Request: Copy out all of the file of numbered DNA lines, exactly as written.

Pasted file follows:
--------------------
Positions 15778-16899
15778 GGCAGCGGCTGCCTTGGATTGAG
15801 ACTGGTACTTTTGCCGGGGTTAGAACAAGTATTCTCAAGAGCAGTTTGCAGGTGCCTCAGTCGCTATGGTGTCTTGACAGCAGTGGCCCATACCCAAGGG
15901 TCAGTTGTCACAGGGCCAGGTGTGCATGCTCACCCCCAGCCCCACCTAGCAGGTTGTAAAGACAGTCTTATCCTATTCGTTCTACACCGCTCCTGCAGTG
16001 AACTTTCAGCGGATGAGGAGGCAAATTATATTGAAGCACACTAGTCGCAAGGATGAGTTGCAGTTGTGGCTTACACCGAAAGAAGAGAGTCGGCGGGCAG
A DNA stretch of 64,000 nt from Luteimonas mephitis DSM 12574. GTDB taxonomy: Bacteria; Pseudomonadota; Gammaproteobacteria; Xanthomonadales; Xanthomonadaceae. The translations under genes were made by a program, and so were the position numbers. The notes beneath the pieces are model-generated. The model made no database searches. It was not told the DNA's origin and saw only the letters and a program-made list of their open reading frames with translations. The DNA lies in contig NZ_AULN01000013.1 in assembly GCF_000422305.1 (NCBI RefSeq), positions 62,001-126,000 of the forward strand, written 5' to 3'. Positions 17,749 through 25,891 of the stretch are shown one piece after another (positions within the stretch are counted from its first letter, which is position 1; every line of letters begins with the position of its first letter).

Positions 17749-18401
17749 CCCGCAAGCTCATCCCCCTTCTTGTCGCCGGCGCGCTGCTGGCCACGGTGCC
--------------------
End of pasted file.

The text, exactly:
Positions 15778-16899
15778 GGCAGCGGCTGCCTTGGATTGAG
15801 ACTGGTACTTTTGCCGGGGTTAGAACAAGTATTCTCAAGAGCAGTTTGCAGGTGCCTCAGTCGCTATGGTGTCTTGACAGCAGTGGCCCATACCCAAGGG
15901 TCAGTTGTCACAGGGCCAGGTGTGCATGCTCACCCCCAGCCCCACCTAGCAGGTTGTAAAGACAGTCTTATCCTATTCGTTCTACACCGCTCCTGCAGTG
16001 AACTTTCAGCGGATGAGGAGGCAAATTATATTGAAGCACACTAGTCGCAAGGATGAGTTGCAGTTGTGGCTTACACCGAAAGAAGAGAGTCGGCGGGCAG
A DNA stretch of 64,000 nt from Luteimonas mephitis DSM 12574. GTDB taxonomy: Bacteria; Pseudomonadota; Gammaproteobacteria; Xanthomonadales; Xanthomonadaceae. The translations under genes were made by a program, and so were the position numbers. The notes beneath the pieces are model-generated. The model made no database searches. It was not told the DNA's origin and saw only the letters and a program-made list of their open reading frames with translations. The DNA lies in contig NZ_AULN01000013.1 in assembly GCF_000422305.1 (NCBI RefSeq), positions 62,001-126,000 of the forward strand, written 5' to 3'. Positions 17,749 through 25,891 of the stretch are shown one piece after another (positions within the stretch are counted from its first letter, which is position 1; every line of letters begins with the position of its first letter).

Positions 17749-18401
17749 CCCGCAAGCTCATCCCCCTTCTTGTCGCCGGCGCGCTGCTGGCCACGGTGCC